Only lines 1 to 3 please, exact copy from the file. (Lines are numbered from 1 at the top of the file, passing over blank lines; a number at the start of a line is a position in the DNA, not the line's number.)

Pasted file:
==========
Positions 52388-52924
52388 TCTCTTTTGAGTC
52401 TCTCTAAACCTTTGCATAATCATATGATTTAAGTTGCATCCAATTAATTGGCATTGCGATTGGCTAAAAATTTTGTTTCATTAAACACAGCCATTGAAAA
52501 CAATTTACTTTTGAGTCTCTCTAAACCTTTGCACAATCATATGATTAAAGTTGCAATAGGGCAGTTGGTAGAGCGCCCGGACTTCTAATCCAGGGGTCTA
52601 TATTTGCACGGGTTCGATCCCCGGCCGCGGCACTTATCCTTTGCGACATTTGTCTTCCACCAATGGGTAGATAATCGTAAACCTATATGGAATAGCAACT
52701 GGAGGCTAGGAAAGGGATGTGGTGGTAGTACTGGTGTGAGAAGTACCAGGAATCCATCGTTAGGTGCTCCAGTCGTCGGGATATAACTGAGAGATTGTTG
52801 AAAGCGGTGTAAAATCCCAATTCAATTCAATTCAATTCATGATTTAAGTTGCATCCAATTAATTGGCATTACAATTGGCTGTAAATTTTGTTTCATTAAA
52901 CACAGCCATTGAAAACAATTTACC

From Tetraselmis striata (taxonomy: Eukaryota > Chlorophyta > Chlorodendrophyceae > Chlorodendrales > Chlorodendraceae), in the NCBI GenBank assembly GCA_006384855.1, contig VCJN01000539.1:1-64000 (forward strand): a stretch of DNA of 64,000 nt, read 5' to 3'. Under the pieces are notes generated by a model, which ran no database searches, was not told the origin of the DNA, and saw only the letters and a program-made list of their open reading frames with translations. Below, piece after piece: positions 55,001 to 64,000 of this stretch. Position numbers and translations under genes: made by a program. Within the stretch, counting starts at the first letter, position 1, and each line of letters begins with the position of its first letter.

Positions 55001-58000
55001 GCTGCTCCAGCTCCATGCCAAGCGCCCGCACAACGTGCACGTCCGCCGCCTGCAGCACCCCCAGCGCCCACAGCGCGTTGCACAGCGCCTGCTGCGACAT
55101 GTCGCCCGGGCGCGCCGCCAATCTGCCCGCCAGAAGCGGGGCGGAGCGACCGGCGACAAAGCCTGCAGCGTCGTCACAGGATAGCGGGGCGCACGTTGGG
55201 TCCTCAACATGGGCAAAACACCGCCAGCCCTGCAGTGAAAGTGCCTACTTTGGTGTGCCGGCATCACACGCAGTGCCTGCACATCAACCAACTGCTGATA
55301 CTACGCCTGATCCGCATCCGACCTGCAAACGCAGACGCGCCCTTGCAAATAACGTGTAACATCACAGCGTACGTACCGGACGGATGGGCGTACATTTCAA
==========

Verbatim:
Positions 52388-52924
52388 TCTCTTTTGAGTC
52401 TCTCTAAACCTTTGCATAATCATATGATTTAAGTTGCATCCAATTAATTGGCATTGCGATTGGCTAAAAATTTTGTTTCATTAAACACAGCCATTGAAAA